Susan Scheibler is associate professor of film, TV and media studies in the School of Film and Television. Her areas of expertise include film theory, television studies, documentary, Asian film, science fiction, technologies of war, memory, video games and Asian philosophy. We spoke with her about television and political messaging. Scheibler was interviewed by Editor Joseph Wakelee-Lynch.
When did television first begin to be used effectively for political messaging?
Around 1952, right about when TV really began entering homes. Eisenhower was the first candidate to create political ads. He spent a day at Radio City Music Hall in New York answering questions from an audience. His answers were edited to 20-second spots that aired as commercial breaks during popular shows, like “I Love Lucy.” They were called “Eisenhower Answers America” and credited with helping him win the election.
President Obama’s campaigns in 2008 and 2012 were given credit for their use of social media, but were they also innovative in their use of visual media?
Bill Clinton is credited as being the first to use talk shows and MTV to tap into the youth vote. Obama did the same, appearing on talk shows and “Saturday Night Live.” Obama used Twitter but also, by the second election, Xbox and other game consoles, the visual media of guerrilla art, along with traditional TV spots. While he didn’t control them, his supporters created great memes and GIFs that went viral, as well as their own video posted to Facebook and YouTube.
Televised debates have shaped the campaigns thus far, but do you see signs that any candidates will use TV or online media in innovative ways?
So far, no, although the estimates are that spending on TV by the election in 2016 will surpass $6.4 billion and spending on online media will surpass $1 billion. I think the one candidate who seems to be inclined to use online media the most creatively is Bernie Sanders. He also has the sort of young supporters who do what candidates hope for: create low-budget spots that go viral.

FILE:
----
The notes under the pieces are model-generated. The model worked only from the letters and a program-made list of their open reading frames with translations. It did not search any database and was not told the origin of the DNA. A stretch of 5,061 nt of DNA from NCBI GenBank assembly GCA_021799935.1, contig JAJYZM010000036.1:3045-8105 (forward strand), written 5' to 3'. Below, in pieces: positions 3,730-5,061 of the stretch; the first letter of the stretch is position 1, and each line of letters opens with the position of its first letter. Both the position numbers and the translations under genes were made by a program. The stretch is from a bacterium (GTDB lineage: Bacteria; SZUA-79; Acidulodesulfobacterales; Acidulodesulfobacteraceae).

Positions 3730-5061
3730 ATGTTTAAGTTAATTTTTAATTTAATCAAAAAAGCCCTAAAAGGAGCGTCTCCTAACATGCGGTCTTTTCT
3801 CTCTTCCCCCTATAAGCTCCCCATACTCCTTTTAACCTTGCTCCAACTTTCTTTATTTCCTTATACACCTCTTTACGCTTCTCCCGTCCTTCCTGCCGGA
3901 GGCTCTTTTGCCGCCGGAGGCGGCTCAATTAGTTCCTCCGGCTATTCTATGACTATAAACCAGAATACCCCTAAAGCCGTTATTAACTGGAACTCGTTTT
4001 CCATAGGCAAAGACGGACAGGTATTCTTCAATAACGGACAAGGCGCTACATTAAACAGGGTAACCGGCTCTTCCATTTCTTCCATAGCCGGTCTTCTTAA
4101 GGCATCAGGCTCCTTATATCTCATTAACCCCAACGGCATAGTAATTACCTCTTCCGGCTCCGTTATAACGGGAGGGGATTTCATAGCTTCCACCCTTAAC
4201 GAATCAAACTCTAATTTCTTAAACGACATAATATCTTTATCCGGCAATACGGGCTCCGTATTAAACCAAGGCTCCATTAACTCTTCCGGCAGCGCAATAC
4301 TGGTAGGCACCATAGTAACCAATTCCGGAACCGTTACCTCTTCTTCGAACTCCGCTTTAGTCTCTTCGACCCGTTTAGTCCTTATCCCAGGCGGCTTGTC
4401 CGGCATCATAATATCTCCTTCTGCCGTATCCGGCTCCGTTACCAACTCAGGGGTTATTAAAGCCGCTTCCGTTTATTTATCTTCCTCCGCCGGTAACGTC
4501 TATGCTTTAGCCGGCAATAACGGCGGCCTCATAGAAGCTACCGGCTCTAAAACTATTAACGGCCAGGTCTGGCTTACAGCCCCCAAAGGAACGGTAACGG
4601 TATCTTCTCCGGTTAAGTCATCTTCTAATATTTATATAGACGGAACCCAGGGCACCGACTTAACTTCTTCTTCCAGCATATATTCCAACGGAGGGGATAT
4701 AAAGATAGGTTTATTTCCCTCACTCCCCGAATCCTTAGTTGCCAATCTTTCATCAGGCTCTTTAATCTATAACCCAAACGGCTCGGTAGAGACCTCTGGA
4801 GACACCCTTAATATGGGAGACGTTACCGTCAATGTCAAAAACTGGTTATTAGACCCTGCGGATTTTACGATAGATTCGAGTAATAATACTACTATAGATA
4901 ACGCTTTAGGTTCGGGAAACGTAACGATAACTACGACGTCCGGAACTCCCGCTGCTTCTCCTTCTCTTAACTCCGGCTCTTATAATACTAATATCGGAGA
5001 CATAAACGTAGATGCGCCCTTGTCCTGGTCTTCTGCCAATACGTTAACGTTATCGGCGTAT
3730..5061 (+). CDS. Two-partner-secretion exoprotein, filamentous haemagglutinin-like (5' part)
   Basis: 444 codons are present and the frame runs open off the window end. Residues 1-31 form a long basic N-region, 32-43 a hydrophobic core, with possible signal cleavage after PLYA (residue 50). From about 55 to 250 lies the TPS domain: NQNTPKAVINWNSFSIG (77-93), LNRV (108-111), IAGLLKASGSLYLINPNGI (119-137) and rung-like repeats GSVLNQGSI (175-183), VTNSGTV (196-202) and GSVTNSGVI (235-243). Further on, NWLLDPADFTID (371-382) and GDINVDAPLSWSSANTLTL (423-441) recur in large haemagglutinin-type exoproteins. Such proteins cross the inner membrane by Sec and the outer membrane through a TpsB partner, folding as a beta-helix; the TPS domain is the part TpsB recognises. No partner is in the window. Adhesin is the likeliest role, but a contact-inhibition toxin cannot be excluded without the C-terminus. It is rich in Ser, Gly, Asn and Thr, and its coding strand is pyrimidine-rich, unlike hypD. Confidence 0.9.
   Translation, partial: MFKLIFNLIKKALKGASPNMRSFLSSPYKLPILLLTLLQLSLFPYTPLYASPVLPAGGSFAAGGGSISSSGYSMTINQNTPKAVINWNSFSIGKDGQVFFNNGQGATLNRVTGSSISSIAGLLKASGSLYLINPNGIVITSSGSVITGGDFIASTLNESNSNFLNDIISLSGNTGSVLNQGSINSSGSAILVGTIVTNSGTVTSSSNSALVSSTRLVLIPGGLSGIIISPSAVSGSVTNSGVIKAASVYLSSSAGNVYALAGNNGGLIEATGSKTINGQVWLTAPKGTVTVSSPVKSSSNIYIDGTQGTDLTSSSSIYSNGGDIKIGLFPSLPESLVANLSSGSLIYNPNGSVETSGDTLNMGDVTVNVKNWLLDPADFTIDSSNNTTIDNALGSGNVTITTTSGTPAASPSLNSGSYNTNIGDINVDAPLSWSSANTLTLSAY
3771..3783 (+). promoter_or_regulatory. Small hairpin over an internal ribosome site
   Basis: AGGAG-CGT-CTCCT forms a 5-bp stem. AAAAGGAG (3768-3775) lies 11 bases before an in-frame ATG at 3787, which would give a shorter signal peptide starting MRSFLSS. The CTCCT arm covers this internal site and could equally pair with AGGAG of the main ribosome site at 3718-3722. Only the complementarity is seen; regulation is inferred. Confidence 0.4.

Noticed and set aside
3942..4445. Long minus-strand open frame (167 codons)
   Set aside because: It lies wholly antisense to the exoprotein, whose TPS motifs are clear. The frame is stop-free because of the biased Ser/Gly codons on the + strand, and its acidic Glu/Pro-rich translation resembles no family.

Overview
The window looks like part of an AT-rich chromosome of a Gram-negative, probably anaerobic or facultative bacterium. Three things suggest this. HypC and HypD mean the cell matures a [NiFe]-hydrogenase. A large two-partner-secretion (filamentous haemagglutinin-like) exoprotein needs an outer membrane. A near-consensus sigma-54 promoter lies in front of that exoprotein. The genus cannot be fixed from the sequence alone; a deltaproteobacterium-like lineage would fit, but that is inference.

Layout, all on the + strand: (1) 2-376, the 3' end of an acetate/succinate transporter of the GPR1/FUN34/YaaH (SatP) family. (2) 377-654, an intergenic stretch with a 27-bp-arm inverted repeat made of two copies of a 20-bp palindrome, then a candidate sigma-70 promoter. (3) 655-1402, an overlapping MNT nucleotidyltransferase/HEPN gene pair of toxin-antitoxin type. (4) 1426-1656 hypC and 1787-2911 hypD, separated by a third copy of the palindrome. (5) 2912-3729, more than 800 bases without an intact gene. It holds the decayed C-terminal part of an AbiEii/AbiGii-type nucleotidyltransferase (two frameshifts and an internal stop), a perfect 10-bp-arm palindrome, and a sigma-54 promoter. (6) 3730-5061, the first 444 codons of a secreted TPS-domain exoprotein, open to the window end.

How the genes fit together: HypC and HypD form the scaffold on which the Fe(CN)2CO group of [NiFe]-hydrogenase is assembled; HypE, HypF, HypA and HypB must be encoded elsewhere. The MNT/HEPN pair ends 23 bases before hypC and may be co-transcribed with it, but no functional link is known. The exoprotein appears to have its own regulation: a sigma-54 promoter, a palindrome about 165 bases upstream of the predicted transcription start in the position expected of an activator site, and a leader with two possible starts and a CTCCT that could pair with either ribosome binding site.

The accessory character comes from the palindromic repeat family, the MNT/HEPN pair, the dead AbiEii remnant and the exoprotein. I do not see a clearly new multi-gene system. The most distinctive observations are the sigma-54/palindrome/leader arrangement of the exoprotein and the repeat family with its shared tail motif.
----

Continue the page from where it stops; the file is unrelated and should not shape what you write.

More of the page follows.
American audiences love pull-the-curtain-away, behind-the-scenes stories, but are they skillful in deconstructing political ads?
It’s hard to say. Scholarship on spectatorship has shown that the generation that saw newsreels about World War II in cinemas was much better at critically assessing fiction war movies made during and after the war than the current generation is at reading war movies. Political ads tend to appeal to emotion not issues, so it’s very difficult for people to find the distance necessary for critical thought.
How has the advent of online visual consumption, such as YouTube, shaped political campaigns?
It has opened up the space for viewer-created content, whether “caught on tape” moments, or memes and parodies, or posting images from traditional broadcast news and official political ads. But most campaigns still think of online media as a place to post ads. The more creative campaigns are using video games and video game consoles. I watched one of the presidential debates through the Xbox and was able to comment through XBox with other gamers who were watching it. I watched Obama’s inauguration on my TV and through Facebook, so I could participate in watching and commenting with people from around the world.
What are political consultants learning from the popularity of funny memes and 15-second snippets of cats at play?
Probably nothing — the videos that go viral are so diverse, and there’s also a lot of depth in some. I don’t know what they study, but if it were me, I’d be checking out the videos that go viral and have subscribers. It’s not so much about the number of hits as the number of comments and subscribers.
This interview appeared in the winter 2015 issue (Vol. 6, No. 1) of LMU Magazine.